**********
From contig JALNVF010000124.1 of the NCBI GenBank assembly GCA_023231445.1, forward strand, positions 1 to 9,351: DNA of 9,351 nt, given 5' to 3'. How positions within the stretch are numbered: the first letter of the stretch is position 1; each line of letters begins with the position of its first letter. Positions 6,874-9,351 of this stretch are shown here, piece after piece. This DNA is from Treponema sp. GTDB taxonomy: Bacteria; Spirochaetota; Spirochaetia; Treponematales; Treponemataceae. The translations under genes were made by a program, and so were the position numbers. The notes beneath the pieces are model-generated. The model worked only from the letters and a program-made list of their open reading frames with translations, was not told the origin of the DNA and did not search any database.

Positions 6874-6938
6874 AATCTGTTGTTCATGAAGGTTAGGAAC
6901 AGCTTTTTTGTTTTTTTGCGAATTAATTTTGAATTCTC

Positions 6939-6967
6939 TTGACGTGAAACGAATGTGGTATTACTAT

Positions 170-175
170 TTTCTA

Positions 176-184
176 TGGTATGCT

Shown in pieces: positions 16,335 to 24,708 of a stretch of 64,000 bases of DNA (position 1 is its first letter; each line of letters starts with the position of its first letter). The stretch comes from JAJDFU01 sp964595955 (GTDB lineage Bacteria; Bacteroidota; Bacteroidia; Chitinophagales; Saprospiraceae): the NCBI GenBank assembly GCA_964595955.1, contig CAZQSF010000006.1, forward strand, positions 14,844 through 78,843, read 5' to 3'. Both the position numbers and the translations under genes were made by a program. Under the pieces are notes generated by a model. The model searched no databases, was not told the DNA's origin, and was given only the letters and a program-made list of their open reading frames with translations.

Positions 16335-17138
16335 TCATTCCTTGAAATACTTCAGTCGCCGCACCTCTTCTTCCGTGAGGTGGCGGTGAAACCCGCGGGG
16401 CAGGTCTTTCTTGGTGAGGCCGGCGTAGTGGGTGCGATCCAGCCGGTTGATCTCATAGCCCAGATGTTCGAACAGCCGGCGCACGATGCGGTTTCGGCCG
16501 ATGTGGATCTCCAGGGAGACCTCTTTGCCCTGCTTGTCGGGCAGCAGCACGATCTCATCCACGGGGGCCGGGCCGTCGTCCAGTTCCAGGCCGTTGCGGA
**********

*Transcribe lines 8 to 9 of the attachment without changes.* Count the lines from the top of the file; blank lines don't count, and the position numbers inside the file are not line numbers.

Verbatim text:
170 TTTCTA

Positions 176-184